Let’s get some things straight.
Will Imran Khan peace march to South Waziristan, which ended in Tank, succeed in stopping drone attacks? No.
Will the march bring immense relief to the victims of drone attacks and lead to a deluge of international support for them? No.
Will Khan now be able to change the political dynamics of this region and force other parties to ape him? No.
Will the march change the contours of the national and international debate on drones? No.
Is then PTI’s peace march nothing more than a political stunt? No.
The much-publicized rally, which was originally meant to culminate in North Waziristan, ultimately did so in Tank. Amid rousing sloganeering and cheering, Imran Khan delivered his victory speech, thanked his supporters (and the police) and headed back. Everyone heaved a sigh of relief that no untoward incident took place. It’s very rare in Pakistan for a crowd of thousands to have a face-off with law enforcers and avoid a clash. A good precedent was set.
The inevitable question however is: what did Imran Khan achieve?
Achievement is normally weighed against targets and objectives. Khan’s stated objective was to highlight the plight of drone victims and get the world to focus on the havoc that drones are wreaking on innocent men, women and children in North and South Waziristan.
Measured against this specific objective, what he was able to achieve was modest. Sure, the media coverage of the event brought the issue of drones to the fore, but this coverage was clearly not a game-changer in any way. The event dominated local airtime over the weekend, and also got covered in foreign newspapers and TV, but let’s be honest, it did not really have a mega-impact that would affect hard-nosed policymaking. And plus the focus of the coverage was less the victims of drones and more the trials and tribulations of the journey, the obstacle-crossings and the suspense of whether Khan would reach Kotkai or not.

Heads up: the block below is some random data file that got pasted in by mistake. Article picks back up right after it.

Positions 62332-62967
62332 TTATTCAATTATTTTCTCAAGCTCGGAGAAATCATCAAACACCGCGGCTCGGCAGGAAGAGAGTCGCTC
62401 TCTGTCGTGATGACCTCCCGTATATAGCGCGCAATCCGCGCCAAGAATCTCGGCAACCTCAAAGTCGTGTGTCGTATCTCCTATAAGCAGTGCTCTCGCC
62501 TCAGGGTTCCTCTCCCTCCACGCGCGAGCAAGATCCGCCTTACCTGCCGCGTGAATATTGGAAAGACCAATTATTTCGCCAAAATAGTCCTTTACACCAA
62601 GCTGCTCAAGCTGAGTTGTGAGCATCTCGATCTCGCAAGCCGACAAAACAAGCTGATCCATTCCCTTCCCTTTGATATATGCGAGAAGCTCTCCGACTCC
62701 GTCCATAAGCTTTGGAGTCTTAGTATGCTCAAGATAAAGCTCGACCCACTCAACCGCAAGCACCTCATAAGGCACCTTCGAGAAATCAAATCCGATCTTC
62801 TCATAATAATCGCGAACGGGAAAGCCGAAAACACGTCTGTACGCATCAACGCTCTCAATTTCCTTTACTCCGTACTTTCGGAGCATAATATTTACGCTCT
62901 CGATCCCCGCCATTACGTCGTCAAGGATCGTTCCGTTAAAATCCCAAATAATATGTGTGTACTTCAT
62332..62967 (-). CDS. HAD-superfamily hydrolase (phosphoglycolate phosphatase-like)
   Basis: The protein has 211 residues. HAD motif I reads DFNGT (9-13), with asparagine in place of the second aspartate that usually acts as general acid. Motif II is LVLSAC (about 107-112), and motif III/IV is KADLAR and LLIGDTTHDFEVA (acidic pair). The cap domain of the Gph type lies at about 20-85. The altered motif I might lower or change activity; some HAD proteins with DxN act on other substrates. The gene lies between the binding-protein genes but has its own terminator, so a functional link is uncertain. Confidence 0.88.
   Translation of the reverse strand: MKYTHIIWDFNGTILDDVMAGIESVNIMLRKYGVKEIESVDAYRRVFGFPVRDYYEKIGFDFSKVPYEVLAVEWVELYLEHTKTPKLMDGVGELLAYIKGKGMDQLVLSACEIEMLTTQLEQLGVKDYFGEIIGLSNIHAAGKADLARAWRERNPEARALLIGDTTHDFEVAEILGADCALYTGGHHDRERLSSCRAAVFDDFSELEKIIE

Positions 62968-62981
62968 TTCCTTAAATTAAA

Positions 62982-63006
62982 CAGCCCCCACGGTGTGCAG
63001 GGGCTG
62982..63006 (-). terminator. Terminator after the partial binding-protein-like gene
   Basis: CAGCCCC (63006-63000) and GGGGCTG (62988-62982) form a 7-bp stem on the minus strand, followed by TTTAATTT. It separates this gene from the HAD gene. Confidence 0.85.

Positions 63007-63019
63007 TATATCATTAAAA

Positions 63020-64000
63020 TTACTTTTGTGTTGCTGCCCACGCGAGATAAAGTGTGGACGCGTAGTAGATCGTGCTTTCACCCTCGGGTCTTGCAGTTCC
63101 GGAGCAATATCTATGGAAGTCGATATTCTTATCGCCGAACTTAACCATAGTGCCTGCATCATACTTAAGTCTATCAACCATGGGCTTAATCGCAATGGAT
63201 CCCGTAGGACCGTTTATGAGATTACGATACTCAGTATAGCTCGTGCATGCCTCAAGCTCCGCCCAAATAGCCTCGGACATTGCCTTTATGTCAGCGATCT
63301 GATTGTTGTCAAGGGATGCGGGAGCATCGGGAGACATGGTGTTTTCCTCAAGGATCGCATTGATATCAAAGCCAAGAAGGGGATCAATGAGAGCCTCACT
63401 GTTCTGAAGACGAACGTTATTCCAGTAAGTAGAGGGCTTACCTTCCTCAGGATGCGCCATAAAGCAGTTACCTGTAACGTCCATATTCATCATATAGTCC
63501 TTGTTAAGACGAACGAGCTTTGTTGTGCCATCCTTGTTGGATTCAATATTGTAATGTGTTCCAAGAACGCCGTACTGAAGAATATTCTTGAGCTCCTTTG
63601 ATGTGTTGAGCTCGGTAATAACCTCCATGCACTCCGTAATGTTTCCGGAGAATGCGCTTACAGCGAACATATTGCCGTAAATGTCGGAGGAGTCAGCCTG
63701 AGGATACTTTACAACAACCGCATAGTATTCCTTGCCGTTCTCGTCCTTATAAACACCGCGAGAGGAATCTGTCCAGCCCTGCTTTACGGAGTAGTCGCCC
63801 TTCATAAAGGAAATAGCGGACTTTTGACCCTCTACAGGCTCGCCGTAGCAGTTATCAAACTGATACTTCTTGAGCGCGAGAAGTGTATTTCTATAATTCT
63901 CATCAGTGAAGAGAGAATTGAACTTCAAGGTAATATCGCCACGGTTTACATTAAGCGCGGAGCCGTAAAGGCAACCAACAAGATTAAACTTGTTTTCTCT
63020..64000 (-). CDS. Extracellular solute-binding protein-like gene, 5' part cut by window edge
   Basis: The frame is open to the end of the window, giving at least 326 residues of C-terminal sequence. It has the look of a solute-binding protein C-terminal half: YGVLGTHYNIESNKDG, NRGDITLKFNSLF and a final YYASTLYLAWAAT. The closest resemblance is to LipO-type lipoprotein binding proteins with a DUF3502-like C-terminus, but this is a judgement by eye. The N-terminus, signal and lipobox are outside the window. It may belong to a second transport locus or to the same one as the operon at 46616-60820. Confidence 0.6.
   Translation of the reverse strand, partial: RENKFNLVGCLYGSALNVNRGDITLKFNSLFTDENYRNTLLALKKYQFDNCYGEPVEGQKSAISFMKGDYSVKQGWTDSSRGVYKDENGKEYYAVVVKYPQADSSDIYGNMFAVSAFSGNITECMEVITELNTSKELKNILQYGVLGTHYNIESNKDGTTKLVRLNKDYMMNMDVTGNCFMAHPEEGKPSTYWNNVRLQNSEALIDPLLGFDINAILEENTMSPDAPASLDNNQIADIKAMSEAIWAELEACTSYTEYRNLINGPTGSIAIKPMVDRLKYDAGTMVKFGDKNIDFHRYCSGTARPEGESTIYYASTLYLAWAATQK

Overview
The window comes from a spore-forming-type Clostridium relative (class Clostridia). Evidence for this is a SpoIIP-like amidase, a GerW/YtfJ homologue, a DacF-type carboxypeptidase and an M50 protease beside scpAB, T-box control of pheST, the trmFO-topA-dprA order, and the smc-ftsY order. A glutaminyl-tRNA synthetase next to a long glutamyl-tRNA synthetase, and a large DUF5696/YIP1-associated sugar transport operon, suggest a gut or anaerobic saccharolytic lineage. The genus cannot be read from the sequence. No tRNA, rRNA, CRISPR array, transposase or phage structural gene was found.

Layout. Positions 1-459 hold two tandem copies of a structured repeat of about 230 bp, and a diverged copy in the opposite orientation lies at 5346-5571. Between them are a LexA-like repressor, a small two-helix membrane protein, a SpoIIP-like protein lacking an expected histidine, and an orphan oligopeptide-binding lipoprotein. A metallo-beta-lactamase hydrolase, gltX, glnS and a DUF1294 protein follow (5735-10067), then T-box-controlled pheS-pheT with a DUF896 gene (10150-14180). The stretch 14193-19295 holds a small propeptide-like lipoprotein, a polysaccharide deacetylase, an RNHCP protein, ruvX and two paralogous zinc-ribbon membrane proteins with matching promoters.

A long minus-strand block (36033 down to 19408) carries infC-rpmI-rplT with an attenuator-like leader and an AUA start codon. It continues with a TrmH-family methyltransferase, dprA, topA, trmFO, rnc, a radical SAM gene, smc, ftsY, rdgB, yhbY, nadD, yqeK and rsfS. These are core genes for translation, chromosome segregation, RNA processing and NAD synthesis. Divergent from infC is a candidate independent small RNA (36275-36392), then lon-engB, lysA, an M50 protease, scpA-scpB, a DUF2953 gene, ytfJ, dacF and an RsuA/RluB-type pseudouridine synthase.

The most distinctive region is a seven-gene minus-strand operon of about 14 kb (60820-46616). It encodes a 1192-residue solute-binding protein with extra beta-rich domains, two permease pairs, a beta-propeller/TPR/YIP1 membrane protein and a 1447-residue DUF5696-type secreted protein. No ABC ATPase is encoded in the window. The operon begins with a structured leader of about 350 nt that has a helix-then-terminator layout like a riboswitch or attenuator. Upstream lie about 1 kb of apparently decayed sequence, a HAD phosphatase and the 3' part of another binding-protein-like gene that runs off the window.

The media, both local and foreign, and the international participants were also not able to meet drone victims since they were not allowed access to South Waziristan. So if anyone was expecting the victims’ faces and the stories to be splashed across the world media, that did not happen. The victims remains blanketed in cruel anonymity despite Khan’s march.
The march then achieved nothing concrete. Perhaps it was not meant to, since marches usually don’t lead to policymaking. The government, and the army, will not face increased pressure from the public, and the public is not much the wiser about the issue in any substantive way since Khan left Islamabad for the journey.
So what did the journey then actually achieve?
Quite a bit, actually.
For starters, it proved that Khan’s opponents never really had a convincing argument against this initiative and this reflected their ill-formed ideas on reacting to a not-so-complex political manoeuvre. The rally was a bold political move that could not be countered with equally bold arguments.